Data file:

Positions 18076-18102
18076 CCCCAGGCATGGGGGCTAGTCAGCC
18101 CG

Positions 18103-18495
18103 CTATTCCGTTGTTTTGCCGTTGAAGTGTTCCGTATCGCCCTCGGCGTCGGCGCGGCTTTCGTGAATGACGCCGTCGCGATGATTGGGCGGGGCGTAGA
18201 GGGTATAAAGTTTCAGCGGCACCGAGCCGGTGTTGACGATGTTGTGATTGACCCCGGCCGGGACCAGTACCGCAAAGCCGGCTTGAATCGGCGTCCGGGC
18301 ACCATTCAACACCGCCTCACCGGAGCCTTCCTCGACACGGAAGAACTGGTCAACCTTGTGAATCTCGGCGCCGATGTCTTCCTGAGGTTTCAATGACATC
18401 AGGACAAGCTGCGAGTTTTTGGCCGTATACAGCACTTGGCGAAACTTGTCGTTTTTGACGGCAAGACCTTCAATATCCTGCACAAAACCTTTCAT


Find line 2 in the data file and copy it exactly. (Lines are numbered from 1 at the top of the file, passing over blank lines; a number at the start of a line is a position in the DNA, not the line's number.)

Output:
18076 CCCCAGGCATGGGGGCTAGTCAGCC